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E2SSB 5399: Creating a universal health care commission

E2SSB 5399 Concerning the creation of a universal health care commission.
House Amended Bill text | House Bill Report

Sponsors: Senators Randall, Cleveland, Das, Dhingra, Frockt, Hunt, Kuderer, Liias, Lovelett, Nguyen, Nobles, Robinson, Saldaña, Stanford, Van De Wege, Wellman and Wilson, C..

What this bill does: Senate Bill Version: Declares the Legislature’s intent for all state residents to have publicly financed and privately and publicly delivered health care coverage that is comprehensive, equitable, and affordable,   that the plan be presented to the Legislature by Nov. 1, 2024, and implemented by 2026. See House-amended bill update below.

Why it’s important:  Builds on the actuarial work done for the UHC Work Group and begins the implementation of the plan favored by a majority of the Work Group: a unified plan for universal health coverage run through a state agency.

HCFA-WA’s position:  ENDORSED Senate Version. Support House Version, offering our amendments.
Read our 2SSB 5399 Q&A

Progress: On Governor Inslee's desk awaiting his signature.

March 18 Hearing Notes:
Dr. Sherry Weinberg, policy chair of HCFA-WA, submitted two proposed amendments to the bill, to move the timeline one year earlier, to 2023 for completion of the plan and 2025 to implement. We also requested that the bill specify who would chair the commission, ideally an health systems expert outside of government or health industry. We’re hoping to see a patient advocate representing individuals with chronic health conditions added to the commission and will propose an amendment if necessary. HCFA-WA policy team members testified in support before the amendment was introduced. Check out their testimony here: Dr. Sherry Weinberg, Marcia Stedman, Elaine Cox

March 24 Amended Bill:
Rep. Eileen Cody submitted a striking amendment* which replaces most of the bill, significantly changing the Commission’s structure, timeline, and functions. The essence of this amendment is the recognition that any state-based universal health care program is going to depend on funding and authorization from the federal government, which we do not currently have. The intent of the amendment appears to be to shift the focus of the Commission on immediate concerns: “implementable changes to increase health care access, reduce health care costs, reduce health disparities, improve quality, and preparing for a transition to a unified health care financing system”.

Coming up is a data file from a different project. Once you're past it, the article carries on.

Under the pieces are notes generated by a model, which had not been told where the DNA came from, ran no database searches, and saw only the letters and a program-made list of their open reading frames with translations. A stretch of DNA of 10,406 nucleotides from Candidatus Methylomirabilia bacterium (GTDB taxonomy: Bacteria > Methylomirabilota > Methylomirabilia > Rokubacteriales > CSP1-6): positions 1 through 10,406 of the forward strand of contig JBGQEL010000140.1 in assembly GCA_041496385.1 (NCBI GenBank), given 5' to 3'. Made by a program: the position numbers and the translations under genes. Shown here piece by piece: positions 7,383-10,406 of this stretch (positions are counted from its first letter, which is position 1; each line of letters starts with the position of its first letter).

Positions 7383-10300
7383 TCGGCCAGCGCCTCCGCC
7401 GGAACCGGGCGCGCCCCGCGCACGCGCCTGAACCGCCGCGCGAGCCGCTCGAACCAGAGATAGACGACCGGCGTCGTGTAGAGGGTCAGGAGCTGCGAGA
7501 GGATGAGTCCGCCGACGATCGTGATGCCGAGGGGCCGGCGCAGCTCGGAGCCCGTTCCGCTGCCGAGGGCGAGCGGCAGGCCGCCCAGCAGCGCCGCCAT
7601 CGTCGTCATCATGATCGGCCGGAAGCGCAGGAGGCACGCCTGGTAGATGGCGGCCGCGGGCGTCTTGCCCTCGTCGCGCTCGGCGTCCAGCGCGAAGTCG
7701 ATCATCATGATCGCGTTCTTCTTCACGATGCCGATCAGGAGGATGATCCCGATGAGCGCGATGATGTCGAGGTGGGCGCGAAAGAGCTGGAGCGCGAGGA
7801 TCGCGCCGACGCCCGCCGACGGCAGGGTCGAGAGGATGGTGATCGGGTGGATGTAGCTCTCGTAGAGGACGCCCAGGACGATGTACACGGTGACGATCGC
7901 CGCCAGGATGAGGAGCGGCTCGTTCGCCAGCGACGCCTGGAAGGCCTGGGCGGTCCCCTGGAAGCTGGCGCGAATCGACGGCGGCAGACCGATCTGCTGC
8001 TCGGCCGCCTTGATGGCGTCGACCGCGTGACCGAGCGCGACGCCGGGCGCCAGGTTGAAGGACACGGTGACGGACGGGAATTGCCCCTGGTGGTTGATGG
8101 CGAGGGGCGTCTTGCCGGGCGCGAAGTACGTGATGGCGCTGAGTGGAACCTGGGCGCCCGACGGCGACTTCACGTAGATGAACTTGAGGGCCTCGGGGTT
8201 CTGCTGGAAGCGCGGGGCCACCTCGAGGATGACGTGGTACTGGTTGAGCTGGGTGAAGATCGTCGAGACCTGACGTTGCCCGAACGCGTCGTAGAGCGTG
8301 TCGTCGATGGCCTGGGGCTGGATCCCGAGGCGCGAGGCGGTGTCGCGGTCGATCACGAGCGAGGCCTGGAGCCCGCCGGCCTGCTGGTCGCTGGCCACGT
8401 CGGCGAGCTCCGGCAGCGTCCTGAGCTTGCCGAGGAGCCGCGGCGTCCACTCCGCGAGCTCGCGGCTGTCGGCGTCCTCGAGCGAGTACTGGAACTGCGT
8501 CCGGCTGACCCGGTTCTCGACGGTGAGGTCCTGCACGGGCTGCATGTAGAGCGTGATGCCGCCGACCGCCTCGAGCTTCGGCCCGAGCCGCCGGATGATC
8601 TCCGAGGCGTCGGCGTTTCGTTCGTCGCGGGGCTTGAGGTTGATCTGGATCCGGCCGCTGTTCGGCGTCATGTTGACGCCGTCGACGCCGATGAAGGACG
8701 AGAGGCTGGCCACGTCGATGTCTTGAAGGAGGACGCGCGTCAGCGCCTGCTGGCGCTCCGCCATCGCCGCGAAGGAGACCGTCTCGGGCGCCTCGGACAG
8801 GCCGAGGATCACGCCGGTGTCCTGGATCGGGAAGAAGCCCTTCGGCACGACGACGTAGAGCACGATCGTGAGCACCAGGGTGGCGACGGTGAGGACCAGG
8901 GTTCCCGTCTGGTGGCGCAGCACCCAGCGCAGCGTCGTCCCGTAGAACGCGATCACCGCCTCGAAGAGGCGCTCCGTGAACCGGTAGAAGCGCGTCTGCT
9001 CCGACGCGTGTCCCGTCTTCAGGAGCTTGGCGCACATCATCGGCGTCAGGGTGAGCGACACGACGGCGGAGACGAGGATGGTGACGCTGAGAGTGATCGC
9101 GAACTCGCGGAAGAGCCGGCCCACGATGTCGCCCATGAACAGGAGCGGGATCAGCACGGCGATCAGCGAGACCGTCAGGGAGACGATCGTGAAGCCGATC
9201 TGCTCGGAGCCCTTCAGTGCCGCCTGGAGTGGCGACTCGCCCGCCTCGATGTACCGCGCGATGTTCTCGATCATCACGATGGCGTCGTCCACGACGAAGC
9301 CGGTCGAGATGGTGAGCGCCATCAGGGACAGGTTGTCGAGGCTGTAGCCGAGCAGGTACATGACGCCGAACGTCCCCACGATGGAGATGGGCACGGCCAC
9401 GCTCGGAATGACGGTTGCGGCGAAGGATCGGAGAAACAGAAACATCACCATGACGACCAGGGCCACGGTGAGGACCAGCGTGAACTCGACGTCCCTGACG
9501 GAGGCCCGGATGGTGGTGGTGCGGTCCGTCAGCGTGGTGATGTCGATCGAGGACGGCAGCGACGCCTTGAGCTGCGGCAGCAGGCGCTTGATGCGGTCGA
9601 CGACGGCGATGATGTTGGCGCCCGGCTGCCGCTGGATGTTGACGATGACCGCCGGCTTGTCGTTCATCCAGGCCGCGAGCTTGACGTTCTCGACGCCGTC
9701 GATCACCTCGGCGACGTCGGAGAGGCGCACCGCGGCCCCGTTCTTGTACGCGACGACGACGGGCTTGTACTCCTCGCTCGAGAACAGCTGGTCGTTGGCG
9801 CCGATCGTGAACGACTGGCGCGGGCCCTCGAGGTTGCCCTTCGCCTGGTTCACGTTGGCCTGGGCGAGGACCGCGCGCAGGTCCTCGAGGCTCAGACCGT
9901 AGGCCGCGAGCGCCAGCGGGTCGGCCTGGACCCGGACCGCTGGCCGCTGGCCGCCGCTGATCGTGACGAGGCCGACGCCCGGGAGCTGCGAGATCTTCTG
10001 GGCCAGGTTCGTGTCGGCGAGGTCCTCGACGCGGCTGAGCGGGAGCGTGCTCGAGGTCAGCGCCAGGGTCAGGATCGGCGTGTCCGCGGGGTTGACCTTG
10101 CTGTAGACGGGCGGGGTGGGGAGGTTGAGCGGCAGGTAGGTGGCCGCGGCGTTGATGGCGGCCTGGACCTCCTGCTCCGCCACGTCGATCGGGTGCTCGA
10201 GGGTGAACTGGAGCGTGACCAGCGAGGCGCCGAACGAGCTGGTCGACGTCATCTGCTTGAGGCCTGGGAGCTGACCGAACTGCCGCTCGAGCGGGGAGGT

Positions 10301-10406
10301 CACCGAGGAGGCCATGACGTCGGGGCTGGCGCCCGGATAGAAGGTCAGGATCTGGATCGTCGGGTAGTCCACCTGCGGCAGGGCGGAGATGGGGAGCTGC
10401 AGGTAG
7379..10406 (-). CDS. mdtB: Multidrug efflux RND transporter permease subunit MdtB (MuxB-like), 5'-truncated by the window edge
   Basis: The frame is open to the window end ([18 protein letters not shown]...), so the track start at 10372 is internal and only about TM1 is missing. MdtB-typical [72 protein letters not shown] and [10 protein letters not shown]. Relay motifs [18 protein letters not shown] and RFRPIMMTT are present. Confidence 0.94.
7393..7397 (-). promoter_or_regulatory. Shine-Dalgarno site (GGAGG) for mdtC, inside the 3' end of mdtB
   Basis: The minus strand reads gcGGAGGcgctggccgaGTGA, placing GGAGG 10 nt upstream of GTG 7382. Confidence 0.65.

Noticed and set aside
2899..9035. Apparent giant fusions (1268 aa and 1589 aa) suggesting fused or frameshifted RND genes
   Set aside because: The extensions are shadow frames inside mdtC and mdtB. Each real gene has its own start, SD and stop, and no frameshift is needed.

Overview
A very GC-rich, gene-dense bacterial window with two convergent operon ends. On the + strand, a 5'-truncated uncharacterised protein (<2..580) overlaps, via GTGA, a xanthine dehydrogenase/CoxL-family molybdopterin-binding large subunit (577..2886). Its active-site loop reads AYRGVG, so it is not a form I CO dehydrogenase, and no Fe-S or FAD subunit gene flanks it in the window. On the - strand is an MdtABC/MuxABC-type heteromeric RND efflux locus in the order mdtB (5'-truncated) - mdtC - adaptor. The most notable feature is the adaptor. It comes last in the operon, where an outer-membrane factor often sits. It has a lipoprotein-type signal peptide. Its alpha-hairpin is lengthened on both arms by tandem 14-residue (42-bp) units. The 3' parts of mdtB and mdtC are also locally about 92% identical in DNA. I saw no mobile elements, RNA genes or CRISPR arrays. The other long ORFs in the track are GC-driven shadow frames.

We're very pleased that our requested amendments were incorporated:

  • removing 4 of the original 8 legislators on the Commission
  • adding a chair to the Commission
  • providing an earlier deadline for the initial report

The amendment would make the Commission permanent, rather than time-limited, thus negating a deadline for both a plan and implementation of universal coverage. It would remove 9 positions from the Commission (which would somewhat reduce the budgetary requirement). It makes the representative from the Health Care Authority the chair. It also removes expansion of Medicaid to immigrants.

HCFA WA is dismayed to see the timeline removed, but we note that the amendment does require a baseline report for 2022 with ongoing annual reports containing the same topics as the original bill, and adds further elements to develop and prepare for a universal healthcare system.

It remains to be seen if the House will further amend this bill and what will happen through the Senate reconciliation process should it get passed in the House.  See Bill Report on Senate Version here

*Striker / striker amendment / striking amendment: Amendment removing everything after the title and inserting a whole new bill. Very similar to a substitute, but because substitutes are not allowed on a chamber floor or in the Second House, strikers are used instead.

Check out this great primer on the state legislative process and definitions of terms.